Saturday, August 14, 2010
My streak of avoiding public school bathroom stalls came to a thunderous and emphatic end in seventh grade. Behind a locked metal door, I sat on a cracked, black toilet seat and let my bell bottom corduroys wrinkle around my ankles. The bathroom door opened. I heard the sound of steel-toed bootsteps. Big Paul paused in front of my stall. I could see the dusty and dented tips of his size fourteen boots. One foot lifted and a second later my stall door was violently kicked open. Big Paul glanced at the waxy toilet paper squares I used to maintain my last stitch of privacy and then looked up, grinned and said, “What’s up, Fatty?” I immediately began another streak of avoiding public school bathroom stalls.
Although that moment was traumatic, I consider myself one of the lucky ones. For me, junior high eventually ended and I never saw or heard of Big Paul again. Kids today don’t have it so easy. While they still go through the familiar childhood transitions, the process of dusting off the past and reinventing oneself is a much more complicated process. When today’s junior high students move on to high school or from high school to college, they are – thanks to Facebook and other social networks — being followed by their digital selves.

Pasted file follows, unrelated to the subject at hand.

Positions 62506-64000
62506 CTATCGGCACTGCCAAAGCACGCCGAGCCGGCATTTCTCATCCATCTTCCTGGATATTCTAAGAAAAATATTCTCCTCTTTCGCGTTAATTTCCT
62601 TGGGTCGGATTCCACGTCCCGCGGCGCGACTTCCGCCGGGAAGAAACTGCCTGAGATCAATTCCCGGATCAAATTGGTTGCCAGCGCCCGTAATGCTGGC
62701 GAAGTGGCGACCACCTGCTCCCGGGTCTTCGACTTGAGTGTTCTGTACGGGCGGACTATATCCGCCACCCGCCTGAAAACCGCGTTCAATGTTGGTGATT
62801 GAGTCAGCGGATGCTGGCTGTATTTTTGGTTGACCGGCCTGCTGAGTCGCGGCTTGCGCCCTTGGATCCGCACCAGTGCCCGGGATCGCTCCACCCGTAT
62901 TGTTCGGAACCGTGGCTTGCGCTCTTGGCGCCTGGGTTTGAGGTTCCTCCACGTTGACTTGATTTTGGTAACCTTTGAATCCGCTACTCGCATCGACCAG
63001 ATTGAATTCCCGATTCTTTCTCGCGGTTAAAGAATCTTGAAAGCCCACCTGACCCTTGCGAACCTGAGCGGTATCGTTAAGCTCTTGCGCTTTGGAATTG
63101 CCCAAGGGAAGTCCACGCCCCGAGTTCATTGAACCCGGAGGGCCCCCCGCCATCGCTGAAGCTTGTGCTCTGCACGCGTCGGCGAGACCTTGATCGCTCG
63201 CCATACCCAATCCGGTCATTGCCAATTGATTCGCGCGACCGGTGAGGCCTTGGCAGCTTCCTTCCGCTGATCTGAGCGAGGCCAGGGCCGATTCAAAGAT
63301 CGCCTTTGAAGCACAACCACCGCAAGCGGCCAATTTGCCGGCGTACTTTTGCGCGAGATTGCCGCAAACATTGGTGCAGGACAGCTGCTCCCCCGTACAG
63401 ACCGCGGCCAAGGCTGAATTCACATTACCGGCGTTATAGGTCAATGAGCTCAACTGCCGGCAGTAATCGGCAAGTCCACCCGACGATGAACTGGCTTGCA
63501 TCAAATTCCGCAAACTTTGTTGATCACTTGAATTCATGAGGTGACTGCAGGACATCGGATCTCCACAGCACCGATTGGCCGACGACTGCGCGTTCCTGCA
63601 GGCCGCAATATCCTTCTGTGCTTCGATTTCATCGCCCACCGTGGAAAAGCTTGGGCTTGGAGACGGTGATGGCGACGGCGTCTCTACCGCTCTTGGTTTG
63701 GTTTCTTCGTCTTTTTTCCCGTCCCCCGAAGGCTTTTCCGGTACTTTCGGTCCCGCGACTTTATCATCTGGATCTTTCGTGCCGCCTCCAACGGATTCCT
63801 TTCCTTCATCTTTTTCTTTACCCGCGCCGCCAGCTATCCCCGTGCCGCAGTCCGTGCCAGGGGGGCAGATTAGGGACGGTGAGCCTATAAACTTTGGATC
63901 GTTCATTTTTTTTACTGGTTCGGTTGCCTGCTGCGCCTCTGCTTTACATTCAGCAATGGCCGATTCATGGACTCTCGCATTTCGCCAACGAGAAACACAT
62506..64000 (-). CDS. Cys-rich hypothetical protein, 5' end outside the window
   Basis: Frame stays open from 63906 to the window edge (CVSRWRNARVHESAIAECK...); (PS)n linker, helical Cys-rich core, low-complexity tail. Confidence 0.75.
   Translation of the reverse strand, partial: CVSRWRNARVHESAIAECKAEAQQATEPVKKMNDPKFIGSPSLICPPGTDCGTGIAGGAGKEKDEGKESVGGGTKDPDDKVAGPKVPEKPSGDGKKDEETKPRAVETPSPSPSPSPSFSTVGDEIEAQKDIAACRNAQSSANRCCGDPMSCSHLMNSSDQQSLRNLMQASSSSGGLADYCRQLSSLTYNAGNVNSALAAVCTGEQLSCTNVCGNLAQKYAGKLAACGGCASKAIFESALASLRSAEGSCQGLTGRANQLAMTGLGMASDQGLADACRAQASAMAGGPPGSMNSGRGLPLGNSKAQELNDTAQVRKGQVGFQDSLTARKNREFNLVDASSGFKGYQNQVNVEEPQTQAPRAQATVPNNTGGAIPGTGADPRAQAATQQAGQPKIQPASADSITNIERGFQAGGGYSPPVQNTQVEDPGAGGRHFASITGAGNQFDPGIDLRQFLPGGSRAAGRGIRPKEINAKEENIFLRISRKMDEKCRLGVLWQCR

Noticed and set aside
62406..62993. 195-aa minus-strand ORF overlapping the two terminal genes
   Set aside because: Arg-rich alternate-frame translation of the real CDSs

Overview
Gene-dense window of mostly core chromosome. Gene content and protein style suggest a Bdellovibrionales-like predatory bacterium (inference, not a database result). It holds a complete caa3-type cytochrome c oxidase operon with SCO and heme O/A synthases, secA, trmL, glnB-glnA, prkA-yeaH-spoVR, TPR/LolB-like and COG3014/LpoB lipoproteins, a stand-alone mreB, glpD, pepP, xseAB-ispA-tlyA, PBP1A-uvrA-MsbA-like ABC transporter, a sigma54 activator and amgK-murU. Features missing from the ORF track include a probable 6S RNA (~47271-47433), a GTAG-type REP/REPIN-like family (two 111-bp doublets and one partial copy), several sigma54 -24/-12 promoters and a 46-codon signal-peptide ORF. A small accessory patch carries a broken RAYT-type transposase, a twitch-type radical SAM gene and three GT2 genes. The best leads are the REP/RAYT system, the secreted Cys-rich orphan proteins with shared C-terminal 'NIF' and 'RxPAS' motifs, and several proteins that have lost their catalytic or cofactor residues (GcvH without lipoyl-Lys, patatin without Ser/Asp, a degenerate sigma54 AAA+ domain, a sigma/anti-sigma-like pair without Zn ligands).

This post really made me think about how differently we all view social networks. I've always seen it as a means of reconnecting to keep in touch, but what about to kids that are growing up with it? Dave Pell makes some interesting observations on his site. Read the rest of this short post here